President clinton was to meet with new Israeli Prime Minister Ehud Barak at the White House in an effort to revive Mideast peace talks. The two leaders were to travel by helicopter to Camp David, Md., for additional discussions last night and today. Barak then was scheduled to spend most of tomorrow and Sunday in New York with US Jewish leaders, returning to Washington Monday for more talks with Clinton and congressional leaders.
Senate Republicans were close to passing a relatively narrow health-care package that some Democrats said they would urge the president to veto. A rival Democratic plan would cover all privately insured Americans, about 161 million people. Most of the components of the Republican proposal apply to some 48 million people enrolled in a specific type of health plan offered to workers at big businesses.
Boston school officials voted to end race-based quotas that have caused tensions for 25 years. School Superintendent Thomas Payzant said the move was prompted by a lawsuit contending quotas were unconstitutional. It was filed in June by a group of white parents. Above, black activist Cheryl Motley holds a sign protesting the change in policy.
A $864 billion reduction of income, capital-gains, and other taxes was approved by the GOP-controlled House Ways and Means Committee. New Treasury Secretary Lawrence Summers said the president would veto the measure if it reached his desk. Many House Republicans see the bill as the centerpiece of election-year 2000 campaigns. The House is expected to vote on the bill later this month, just as the Senate takes up a competing tax-cut proposal.
Clinton made it easier for poor working families to remain eligible for food stamps. The president issued a new guideline allowing states more freedom in setting a limit on the value of cars which food-stamp recipients can own. They were previously ineligible if they owned cars worth more than $4,650. Clinton also issued an order simplifying food-stamp reporting rules.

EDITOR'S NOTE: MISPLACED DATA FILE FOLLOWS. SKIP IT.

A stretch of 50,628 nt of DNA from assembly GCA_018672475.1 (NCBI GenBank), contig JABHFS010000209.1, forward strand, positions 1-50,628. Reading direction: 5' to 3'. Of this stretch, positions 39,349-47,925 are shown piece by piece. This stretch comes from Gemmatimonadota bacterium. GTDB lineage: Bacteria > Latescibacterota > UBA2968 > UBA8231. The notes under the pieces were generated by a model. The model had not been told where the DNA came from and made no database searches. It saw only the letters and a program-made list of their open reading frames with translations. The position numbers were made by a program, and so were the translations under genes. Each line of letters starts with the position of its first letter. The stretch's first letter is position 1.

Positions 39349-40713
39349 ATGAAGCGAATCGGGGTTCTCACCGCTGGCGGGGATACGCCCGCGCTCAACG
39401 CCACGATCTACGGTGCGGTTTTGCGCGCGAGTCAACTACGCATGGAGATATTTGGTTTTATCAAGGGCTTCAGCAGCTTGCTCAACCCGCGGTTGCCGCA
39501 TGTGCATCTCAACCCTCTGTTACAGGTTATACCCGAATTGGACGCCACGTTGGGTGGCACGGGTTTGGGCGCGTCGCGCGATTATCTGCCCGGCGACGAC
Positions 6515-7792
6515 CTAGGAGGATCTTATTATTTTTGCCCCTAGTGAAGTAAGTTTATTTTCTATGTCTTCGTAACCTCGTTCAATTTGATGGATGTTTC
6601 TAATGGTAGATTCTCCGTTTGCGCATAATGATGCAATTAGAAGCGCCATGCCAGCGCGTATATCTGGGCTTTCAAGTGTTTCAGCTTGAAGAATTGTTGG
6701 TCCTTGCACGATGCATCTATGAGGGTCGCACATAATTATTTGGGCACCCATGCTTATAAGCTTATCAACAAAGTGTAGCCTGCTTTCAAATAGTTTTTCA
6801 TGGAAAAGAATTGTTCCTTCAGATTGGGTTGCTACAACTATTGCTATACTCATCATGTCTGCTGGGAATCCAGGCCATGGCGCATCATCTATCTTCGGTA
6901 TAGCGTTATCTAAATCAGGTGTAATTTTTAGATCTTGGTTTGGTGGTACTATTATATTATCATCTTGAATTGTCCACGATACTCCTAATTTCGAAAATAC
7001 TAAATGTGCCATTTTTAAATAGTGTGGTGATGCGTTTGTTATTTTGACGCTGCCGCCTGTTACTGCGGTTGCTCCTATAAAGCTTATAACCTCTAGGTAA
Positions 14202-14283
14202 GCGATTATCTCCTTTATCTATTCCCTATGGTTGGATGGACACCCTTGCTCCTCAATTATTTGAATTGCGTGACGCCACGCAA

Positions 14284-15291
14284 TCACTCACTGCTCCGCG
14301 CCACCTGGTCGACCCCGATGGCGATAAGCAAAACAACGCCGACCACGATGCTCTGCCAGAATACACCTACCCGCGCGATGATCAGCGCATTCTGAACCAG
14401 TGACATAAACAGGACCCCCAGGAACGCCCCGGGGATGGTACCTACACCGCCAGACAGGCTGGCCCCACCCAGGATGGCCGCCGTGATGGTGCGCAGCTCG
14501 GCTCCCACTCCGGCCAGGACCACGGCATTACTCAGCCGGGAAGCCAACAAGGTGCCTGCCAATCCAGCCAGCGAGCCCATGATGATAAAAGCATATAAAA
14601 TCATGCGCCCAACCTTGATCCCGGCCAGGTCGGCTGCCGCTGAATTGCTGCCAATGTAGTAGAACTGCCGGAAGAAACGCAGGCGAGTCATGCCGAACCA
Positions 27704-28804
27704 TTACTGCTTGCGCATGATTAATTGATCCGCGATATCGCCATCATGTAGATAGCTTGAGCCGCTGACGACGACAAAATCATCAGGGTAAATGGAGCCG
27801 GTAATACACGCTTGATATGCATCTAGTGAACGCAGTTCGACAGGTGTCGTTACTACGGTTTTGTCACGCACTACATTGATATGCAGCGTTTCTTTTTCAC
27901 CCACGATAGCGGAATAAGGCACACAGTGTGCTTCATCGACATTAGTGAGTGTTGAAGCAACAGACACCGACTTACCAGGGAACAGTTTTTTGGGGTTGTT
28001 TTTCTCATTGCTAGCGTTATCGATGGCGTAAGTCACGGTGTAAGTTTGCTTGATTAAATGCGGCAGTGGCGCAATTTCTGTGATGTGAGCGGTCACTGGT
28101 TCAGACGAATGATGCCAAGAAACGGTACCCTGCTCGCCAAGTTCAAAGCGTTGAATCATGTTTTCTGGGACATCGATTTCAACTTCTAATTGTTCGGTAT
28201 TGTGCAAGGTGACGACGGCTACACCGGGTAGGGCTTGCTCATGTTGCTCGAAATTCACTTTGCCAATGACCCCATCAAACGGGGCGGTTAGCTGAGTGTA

A California judge set bail at $1 million for Kathleen Ann Soliah, a Minnesota housewife accused of planting bombs under police cars 23 years ago while a member of the radical Symbionese Liberation Army (SLA). Soliah pleaded not guilty in Los Angeles to charges of conspiracy to commit murder and possession of explosives. Prosecutors, who urged the Superior Court judge to hold Soliah without bail, say she planted nail bombs beneath two police cars in 1975 with the intent to avenge the death of six SLA members in a shootout with Los Angeles police.
New York City Mayor Rudolph Giuliani pulled ahead of Hillary Rodham Clinton in a new poll of New York voters. A Marist Institute for Public Opinion survey of 515 people found Giuliani ahead of Clinton 46.9 percent to 40.7 percent in their presumed race for the US Senate seat being vacated by Daniel Patrick Moynihan (D). Some 32.5 percent of respondents said they were greatly concerned Clinton was not from New York; 20 percent said they were somewhat concerned.
(c) Copyright 1999. The Christian Science Publishing Society